Milk sent to Stickney Hill in Kimball
by Jennie Zeitler, Staff Writer
Mark and Cathy Hebig raise goats in addition to their full-time jobs off their farm, because of the high nutritional benefits of goat milk.
There are currently 72 goats being milked, which takes about two hours from start to finish. This includes everything from preparing to milk to feeding the babies afterward.
This spring, the Hebigs saw 70 goat babies born at their place near Sobieski, most of them in February.
“Most of the 40 boys have been sold and we have 30 girls,” Mark said. “There are some younger boys that were born later that we will raise to 50 pounds before selling.”
Older goats average two or three babies each time they kid, whereas younger goats — yearlings — generally only have one kid.
They try to get a new buck for breeding every year, one with a good pedigree behind him.
“We buy them from people who show goats, with a more intense breeding program,” said Mark.
A buck is kept until his kids are ready to breed, and then another buck is introduced.
Each of the Hebig goats gives an average of five pounds of milk a day. The family drinks some of the milk themselves, and the rest goes to Stickney Hill Dairy in Kimball.
As a Stickney Hill farm, the Hebig’s facility is Certified Humane, meeting the Humane Farm Animal Care program standards.
“Goat milk is naturally homogenized,” Mark said. “That makes it hard to separate to make butter. You can freeze the milk and it won’t separate.”
The Hebigs point out that people who are lactose-intolerant can sometimes use goat milk.
“There is more fat in goat milk but it is easier to digest,” said Cathy.
Their goats are milked for an average of five to seven years, and are then sold as cull goats.
The Hebigs have goat meat ground into hamburger that is combined with pork to make a mixture that is 85 percent goat and 15 percent pork.
Mark was raised on a dairy farm in southern Minnesota, while Cathy grew up on a dairy farm close to Sobieski.
They started raising goats because it was more feasible for them than dairy cattle.
“It was easier to get into; we didn’t need as much capital,” Mark said. “There is not as much overhead.”
But it was not as easy to sell the milk, at first.
“We had to dump the milk by feeding it to the pigs for about six months, because Stickney Hill was full,” she said. “We also make our own mozzarella cheese and ice cream.”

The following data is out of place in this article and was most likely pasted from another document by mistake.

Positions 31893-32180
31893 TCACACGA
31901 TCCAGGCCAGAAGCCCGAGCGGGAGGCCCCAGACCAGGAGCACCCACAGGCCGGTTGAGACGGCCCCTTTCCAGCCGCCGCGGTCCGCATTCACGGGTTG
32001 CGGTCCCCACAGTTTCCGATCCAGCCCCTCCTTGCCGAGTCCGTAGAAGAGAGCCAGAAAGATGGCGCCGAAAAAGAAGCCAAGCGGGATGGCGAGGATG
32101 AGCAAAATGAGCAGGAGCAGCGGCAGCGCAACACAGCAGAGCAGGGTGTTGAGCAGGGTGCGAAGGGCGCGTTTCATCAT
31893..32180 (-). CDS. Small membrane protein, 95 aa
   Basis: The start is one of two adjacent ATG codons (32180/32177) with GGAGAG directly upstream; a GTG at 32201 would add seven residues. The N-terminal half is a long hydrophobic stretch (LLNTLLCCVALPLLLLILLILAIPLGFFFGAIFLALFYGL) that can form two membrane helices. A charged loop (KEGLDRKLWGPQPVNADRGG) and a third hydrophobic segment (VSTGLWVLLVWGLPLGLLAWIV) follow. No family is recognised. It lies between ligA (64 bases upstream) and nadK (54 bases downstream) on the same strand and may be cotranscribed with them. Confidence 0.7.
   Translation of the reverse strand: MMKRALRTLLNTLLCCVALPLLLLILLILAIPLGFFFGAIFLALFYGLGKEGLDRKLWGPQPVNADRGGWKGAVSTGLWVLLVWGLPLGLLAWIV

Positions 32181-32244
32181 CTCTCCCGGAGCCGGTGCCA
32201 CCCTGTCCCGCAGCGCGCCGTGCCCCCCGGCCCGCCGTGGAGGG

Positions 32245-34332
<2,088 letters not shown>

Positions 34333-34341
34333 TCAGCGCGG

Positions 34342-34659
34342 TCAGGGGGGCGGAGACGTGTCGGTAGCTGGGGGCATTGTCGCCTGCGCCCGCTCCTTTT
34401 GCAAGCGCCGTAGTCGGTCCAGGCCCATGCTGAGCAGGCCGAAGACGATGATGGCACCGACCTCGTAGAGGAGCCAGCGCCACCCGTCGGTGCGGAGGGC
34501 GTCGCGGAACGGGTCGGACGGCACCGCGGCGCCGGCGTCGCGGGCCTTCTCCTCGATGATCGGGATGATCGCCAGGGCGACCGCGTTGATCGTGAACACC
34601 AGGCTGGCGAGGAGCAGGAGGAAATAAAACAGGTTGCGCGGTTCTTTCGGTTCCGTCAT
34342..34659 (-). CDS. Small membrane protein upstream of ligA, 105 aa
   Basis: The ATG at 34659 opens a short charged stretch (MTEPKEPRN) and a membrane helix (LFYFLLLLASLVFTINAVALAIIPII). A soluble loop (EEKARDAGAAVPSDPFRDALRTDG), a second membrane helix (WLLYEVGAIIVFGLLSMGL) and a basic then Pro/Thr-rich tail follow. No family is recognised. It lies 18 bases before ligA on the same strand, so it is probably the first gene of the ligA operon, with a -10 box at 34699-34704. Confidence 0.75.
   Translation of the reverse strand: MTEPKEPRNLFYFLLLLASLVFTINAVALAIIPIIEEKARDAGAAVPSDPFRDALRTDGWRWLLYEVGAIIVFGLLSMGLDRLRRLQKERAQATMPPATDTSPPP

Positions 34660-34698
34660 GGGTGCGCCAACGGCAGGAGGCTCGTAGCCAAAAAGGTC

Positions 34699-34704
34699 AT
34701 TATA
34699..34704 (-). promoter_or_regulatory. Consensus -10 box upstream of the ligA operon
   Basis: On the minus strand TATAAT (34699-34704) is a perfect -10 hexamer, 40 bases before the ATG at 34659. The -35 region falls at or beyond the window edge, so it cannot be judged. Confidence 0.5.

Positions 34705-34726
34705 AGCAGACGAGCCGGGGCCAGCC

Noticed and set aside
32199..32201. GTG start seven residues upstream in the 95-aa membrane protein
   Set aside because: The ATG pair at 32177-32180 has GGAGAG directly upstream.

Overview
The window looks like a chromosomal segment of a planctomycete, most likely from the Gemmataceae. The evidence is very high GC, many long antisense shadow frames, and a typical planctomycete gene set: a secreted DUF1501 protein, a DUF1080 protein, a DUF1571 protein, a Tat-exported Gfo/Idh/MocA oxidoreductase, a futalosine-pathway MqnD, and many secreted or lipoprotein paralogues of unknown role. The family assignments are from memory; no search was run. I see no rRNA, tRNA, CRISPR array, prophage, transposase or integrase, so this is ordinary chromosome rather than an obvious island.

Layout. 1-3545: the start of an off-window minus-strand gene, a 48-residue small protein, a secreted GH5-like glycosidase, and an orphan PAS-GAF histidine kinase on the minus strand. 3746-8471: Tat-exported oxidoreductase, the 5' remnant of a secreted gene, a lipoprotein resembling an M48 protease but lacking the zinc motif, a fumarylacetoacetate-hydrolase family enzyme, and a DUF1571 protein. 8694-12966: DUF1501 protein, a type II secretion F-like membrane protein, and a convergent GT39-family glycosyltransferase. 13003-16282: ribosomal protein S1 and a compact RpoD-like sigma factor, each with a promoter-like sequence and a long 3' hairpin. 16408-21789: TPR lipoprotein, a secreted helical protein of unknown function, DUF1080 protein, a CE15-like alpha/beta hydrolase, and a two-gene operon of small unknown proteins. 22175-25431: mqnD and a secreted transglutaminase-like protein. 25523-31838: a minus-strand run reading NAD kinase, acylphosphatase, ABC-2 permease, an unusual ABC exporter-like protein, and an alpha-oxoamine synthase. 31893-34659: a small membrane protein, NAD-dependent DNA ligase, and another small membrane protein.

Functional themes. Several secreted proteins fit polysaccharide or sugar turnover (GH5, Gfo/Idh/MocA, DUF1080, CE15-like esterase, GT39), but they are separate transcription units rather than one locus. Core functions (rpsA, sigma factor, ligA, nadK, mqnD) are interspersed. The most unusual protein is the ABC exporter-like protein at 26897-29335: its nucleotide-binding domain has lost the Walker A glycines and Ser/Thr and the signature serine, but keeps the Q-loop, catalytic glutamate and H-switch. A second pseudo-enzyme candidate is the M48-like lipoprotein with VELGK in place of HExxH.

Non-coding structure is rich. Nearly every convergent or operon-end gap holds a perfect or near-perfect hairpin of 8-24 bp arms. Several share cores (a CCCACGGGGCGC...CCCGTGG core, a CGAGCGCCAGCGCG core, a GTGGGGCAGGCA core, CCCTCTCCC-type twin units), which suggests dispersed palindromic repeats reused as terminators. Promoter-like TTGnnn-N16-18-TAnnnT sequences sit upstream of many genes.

The first milk went out in October 2007.
At first, the goats were milked in the attached garage, one goat at a time. Now there is a milkhouse with a large milk tank and milking apparatus.
“It can be challenging trying to teach the goats how to get up on the milking stand,” Mark said.
Nutrition can be a challenge, but the Hebigs work with Kulus Feed Store in Flensburg, where they buy Purina feed.
“There aren’t that many people who know about raising goats,” said Mark. “Bob at Kulus is interested in the goats and finds different things for us to try.”
“They’re good people to work with,” said Bob Kokett, “always trying to improve their operation.”
The goats have attracted some unique customers. In summer 2012, six men from Kenya who live in the Twin Cities drove up and butchered six goats at the farm.
“They found out about us from a friend of ours who is in nursing school with two or three of them,” Mark said.
“They ate a piece of the liver raw before they left,” he said. “It didn’t make them sick, so they took the meat home.”
The Hebigs have three children: Adam, 19, who farms with his uncle, Peter Fussy near Little Falls; Renee, a junior at Upsala High School and an active member of FFA; and Alice, in fifth grade.
One of the buyers of the Hebig family’s goats is Kent Williams of Long Prairie. He buys them for resale as well as for slaughter.
“I used to raise goats, but it’s easier to buy them direct from farmers,” he said.
Williams has a number of clients who purchase goat meat for special celebrations, and for some it’s a staple of their diet.
“I have had nothing but premium goats from them,” Williams said. “They do the best job by far of anyone I get goats from.”